Wednesday, February 15, 2012

La lucha lamentable

I know I've already written a lot on here about fascism and its lingering shadow in Spain, and I don't want to give the impression that everyone walking around Valladolid is throwing up Nazi salutes and perusing well-worn copies of Mein Kampf (which, unlike in English, is actually translated in Spain as Mi lucha, which makes it sound more legitimate). However, like I mentioned earlier I have seen far more open support of ultra right-wing ideology here in just under five months than I have in my entire life in the United States. It comes in the form of graffiti, wheat-pasted posters and stickers in public places, skinheads openly flaunting their beliefs on their sleeves, literally in the form of Nazi and quasi-Falangist armbands. The numbers "88", for "Heil Hitler" are graffiti'd in ubiquitous locations around town. It is truly revolting.
However, I saw something yesterday that disturbed me. On my way home from work, I walked past some kids horsing around on a park bench. They looked to be about 15 or 16 years old at most. There were two girls and one boy, and the girls were dressed like normal, coquettish Spanish teenagers, with the practically-compulsory black leggings and khaki colored skirts, with their hair done nicely. In short, they looked good, they looked respectable, they looked cute, like normal teenage girls. But the boy who was with them had his head shaved and was wearing a black leather jacket, and looked decidedly tougher than the girls, like he was from a different corner of society. But here they were, joking around and laughing, as any classmates do who have just been released from the stifling Bastille of high school for the day. The boy was looking at the girls in a way that suggested that he was trying to impress them, as any 16 year old boy would in front of two attractive female friends, and the girls in turn looked impressed by these buzz-cut renegade, tall and Doc Marten'ed, making those typical, manly Spanish gesticulations with his hands, as if he was telling them a story which he could barely believe himself.
As I got closer to the group, I saw that all over the boy's leather jacket were patches. At first I couldn't read them, but I thought they would inevitably bear the names of various punk and metal bands, which would be absolutely normal for kids anywhere, and especially in Spain (they like to bang their heads here, so to speak). But as I got within distance to read the patches, I saw that instead of Rancid and Iron Maiden logos, there were nothing but "88"s, swastikas, pictures of Hitler, and white power symbols. I was stunned, dumbfounded. I stopped walking, standing only a few feet away from them on the sidewalk, and I watched them interact, playing around and laughing like normal teenagers, oblivious to me standing there, mouth agape.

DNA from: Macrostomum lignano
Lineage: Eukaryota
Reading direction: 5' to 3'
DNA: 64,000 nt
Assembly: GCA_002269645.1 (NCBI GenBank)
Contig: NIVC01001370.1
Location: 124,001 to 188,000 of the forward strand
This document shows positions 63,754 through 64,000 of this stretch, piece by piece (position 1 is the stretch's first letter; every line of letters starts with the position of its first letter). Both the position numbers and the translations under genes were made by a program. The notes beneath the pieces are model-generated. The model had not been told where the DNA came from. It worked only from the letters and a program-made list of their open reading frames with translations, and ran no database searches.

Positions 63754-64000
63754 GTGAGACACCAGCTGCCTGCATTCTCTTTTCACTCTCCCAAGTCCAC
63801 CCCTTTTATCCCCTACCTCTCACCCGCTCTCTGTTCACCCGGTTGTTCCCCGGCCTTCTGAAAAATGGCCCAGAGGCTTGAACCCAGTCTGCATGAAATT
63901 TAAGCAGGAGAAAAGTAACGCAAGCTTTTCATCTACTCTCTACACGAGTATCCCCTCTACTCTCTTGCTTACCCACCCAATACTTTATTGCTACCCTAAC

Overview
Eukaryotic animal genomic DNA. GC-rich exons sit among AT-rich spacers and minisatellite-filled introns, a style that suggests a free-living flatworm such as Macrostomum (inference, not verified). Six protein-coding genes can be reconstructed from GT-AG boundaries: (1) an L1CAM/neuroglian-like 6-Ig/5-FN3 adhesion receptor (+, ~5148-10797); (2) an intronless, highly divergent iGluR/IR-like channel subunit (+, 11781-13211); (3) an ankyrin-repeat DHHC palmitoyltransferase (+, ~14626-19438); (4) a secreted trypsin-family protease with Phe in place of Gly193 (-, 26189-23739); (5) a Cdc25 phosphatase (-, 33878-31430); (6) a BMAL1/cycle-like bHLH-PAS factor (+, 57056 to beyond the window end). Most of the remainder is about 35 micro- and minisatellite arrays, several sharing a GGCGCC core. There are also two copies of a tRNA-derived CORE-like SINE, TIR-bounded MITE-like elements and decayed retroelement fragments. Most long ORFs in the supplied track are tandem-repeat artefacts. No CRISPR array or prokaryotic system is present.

The worst part about it was not so much that the young boy was wearing the jacket. Like I said, it wouldn't have been the first time I'd seen something like that. But what really shocked me, what really made me feel sick, was that there were people all around us who did not act as if there was anything wrong. This was on one of the main streets in Valladolid and there were dozens of people around. And these two girls, ostensibly normal and mainstream as could be (if there is such a thing based on appearances) that apparently saw no problem with the views of intolerance that their friend was, quite literally, wearing on his sleeve.

And I stood there and stared.

Sunday, February 12, 2012

Ir al puto grano

            Let’s just ir al grano here. (That’s Iberispeak for “get to the point”. For a more colorful option, you could also say ir al puto grano. I think you can figure it out.)
            I don’t have a good excuse for not updating my blog more often. I could tell you that I’m going to try to do it more often from here on out, but trying is something district courts do, not employees of the Spanish Ministerio de EduaciĆ³n. I wish, like many defense attorneys in the aforementioned district courts, I could provide you with some piece of exculpatory evidence that would absolve me of my tardiness and vagrancy, but I have none. This glove does indeed fit, and it fits like…a glove. So there will be no sensational acquittals for your dear reporter.
            Like many others (I hope) I sometimes suffer not from writer’s block, but its exact converse. Writer’s overwhelmment. (That is now a word.) I have too many things to write about. My life is too fucking interesting to even handle. Or rather, my brain has too many narrative threads at all times to permit any one of them the privilege of being physically committed to Word processing. They are all too important. It’s like “Sophie’s Choice”, but with less child sacrifice.
            What, then, do I choose to write about? There are too many Sophies to choose from. People tell me I should just “tell my friends and family about my experiences, because no one else will read your stupid blog, asshole”. And then I reply, “That’s not true. Even they don’t read it, and I’m not an asshole – I’m more of an arrogant bastard.”   
            Do I talk about standing at the foot of El Cid’s tomb inside the totally-majestic-and-sweet-cathedral of the ancient city of Burgos? Or do I write about getting my picture tweeted by one of Spain’s most illustrious and lauded hip-hop MCs, as an estadounidense holding a ticket to his Valladolid show? Or do I write about throwing my first Spanish snowball (bola de nieve)?
            The question is, then, in what am I going to verbally self-indulge next? I could tell you that details are coming soon, but details are something crooked auto-body shops do, not English teachers in Spain.